The number of phantom brewers is growing, and Mikkel, who got into the game in 2006, views this with a mixture of magnanimity and trendsetter’s pride. But he pays particularly close attention to one Brooklyn-based phantom brewery, because it is owned by his identical twin, Jeppe Jarnit-Bjergso. Jeppe started his brewery four years after Mikkeller began and, in an act of winking provocation, named the outfit Evil Twin. It is a smaller operation than Mikkeller, but similarly well regarded among connoisseurs. (Jeppe used to help Noma curate its beer selection.) The Bjergso brothers have opposite temperaments: Mikkel is reserved; Jeppe is an extrovert. And they are not on good terms, despite — or rather, because of — their shared infatuation with beer. They haven’t spoken to each other in more than a year.
Pocket : A Fight Is Brewing
What’s most fascinating about pad Thai, however, is that it probably isn’t even Thai. Noodles, stir-fry, and, especially, noodle stir-fries are quintessentially Chinese. In fact, just about every ingredient found in pad Thai isn’t native to the people after whom the dish is named. “The only really Thai ingredient is the pounded dried chillies,” the Bankok Post even admitted in February. Even the dish’s full name, kway teow pad Thai nods to its Chinese origins (kway teow is Chinese for rice noodles). “Its name literally means ‘Thai-style stir-fried noodles,’ and for a dish to be so named in its own country clearly suggests an origin that isn’t Thai,” local chef Kasma Loha-unchit notes in her own recipe. Indeed, the Thai seem to agree—in Thailand, it’s explicitly referred to as a Chinese noodle dish.
The strange and potentially stolen origins of pad Thai - Quartz
There were culture-building events like parties and baseball games. Employees would dress up for Wacky Wednesdays, sip mimosas on Friday mornings, and sunbathe on the office roof deck. Duplan was quickly becoming a star around Stanford’s campus — prompting both awe and jealousy — and not everyone was a fan.
A SILICON VALLEY DISASTER: A 21-Year-Old Stanford Kid Got $30 Million, Then Everything Blew Up
One theme implicit in Taibbi’s reporting is the extent to which the justice system’s newer kinds of inequalities are driven by technology. Computers encourage both the government and the banks to operate on a scale at which consideration of individual circumstance isn’t really possible. The result is unstoppable error by government (say, the frequent miscalculations that leave welfare recipients at constant risk of being wrongly accused of fraud) and unstoppable fraud by banks (say, ­robo-signing endlessly repackaged and resold mortgages and credit card debt). For both government and banks, such scaling up inevitably creates injustices for certain individuals, but so long as the victims are powerless there won’t be much of a legal or political reckoning. The person tossed into jail for welfare fraud he didn’t commit or tossed out of his house because he was mistakenly judged not to be paying his mortgage may or may not get it all sorted out in the end, but even if he does the feedback loop won’t impose too much pain.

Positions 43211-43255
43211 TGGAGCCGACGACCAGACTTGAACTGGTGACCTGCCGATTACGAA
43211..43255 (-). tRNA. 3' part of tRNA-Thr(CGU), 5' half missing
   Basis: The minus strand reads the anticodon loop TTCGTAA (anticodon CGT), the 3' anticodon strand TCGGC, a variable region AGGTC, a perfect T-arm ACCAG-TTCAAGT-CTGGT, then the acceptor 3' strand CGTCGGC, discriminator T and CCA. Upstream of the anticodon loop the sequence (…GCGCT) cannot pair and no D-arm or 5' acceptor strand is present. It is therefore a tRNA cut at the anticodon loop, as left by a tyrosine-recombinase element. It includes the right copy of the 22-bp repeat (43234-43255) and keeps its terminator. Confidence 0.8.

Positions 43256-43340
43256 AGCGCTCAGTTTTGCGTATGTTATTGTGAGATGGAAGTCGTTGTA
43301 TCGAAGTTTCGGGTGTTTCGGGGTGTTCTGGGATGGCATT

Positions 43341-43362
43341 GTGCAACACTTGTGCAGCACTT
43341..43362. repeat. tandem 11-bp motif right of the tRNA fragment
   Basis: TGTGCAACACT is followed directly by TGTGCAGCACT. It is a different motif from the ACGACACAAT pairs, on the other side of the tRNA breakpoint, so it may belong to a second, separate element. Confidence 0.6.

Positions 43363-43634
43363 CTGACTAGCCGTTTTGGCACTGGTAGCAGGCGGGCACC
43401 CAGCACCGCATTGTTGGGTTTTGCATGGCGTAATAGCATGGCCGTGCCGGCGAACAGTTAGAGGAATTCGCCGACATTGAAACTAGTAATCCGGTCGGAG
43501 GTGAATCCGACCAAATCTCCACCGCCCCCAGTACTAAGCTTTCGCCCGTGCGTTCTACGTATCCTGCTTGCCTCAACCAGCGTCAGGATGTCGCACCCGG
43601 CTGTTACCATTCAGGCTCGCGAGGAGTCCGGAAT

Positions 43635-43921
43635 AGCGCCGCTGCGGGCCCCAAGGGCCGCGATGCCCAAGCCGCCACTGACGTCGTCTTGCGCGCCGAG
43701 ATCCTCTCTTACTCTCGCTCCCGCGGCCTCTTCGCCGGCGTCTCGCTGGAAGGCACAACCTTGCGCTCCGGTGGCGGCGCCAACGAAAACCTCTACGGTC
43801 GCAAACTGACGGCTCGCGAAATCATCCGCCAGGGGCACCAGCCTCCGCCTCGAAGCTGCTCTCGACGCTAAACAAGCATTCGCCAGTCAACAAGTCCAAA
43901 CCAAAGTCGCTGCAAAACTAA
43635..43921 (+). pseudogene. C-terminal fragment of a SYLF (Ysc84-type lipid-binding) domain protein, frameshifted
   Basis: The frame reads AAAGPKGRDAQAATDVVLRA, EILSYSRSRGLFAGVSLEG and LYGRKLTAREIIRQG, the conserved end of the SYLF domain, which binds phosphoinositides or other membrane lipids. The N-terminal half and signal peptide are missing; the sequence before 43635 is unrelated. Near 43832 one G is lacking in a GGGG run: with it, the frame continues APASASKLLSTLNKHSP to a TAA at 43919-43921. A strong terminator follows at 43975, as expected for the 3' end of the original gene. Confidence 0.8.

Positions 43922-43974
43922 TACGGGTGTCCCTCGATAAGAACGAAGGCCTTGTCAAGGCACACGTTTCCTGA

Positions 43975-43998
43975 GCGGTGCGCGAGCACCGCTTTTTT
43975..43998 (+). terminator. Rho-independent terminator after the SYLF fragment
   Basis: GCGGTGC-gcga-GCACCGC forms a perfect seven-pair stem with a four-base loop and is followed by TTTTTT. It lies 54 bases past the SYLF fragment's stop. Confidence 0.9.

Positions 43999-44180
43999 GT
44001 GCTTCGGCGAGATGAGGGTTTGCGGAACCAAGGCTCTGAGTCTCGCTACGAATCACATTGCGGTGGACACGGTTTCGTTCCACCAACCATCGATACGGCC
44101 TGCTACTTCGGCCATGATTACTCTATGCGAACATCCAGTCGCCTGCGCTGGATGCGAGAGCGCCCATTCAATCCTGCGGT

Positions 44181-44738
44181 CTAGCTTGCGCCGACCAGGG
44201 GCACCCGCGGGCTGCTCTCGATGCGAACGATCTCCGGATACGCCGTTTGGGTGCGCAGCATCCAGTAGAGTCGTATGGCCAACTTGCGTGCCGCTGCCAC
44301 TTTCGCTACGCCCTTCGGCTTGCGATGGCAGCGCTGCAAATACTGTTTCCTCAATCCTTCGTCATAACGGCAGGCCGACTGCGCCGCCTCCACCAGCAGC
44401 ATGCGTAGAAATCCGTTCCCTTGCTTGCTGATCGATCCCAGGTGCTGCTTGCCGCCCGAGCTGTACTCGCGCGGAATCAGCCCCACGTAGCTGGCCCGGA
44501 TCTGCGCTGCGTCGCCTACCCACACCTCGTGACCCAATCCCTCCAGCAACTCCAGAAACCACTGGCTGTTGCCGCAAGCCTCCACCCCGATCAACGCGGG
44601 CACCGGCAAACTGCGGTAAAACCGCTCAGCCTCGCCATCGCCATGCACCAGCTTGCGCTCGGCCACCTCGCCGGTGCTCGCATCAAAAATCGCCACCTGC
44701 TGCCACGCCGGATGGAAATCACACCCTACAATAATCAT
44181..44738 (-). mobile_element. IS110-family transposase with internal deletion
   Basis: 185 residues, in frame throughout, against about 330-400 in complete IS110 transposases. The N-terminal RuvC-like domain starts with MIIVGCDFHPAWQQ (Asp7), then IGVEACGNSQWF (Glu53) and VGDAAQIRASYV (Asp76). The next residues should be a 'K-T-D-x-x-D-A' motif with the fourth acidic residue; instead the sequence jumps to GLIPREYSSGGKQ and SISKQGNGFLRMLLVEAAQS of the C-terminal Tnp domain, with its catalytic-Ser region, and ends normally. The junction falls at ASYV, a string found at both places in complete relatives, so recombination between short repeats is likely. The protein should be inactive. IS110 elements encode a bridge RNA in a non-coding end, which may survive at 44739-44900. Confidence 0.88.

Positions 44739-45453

http://nytimes.com/2014/04/13/books/review/the-divide-by-matt-taibbi.html
They do not make many Best Of album covers like this.

They do not make many Best Of album covers like this.

Working for free is a topic for another post (or series, or book, or endless context-heavy debate). But I wanted to get something out of the exercise. So here’s what I wrote about mornings, with just a dollop of after-the-fact editing and expansion.
Toward a Better Morning
‘80’s Fitness’ by KOAN SoundWhatever genre this is, I tend to like it. Just short of dubstep. I like a lot of things that are “just short.”

‘80’s Fitness’ by KOAN Sound
Whatever genre this is, I tend to like it. Just short of dubstep. I like a lot of things that are “just short.”

In other words, tech money threatens to do to James Freeman what it’s done to so much in San Francisco: that is, to grab hold of some largely good things — whether transitioning neighborhoods or communications tools — and make them take off at such a vertiginous pace that public goodwill toward them evaporates.
The VC Appeal of Extremely Fancy Coffee — Daily Intelligencer
"I am at war with the obvious" - William Eggleston (from New Yorker slideshow of a show)

"I am at war with the obvious" - William Eggleston (from New Yorker slideshow of a show)

The space where I post stuff more often. Maybe.

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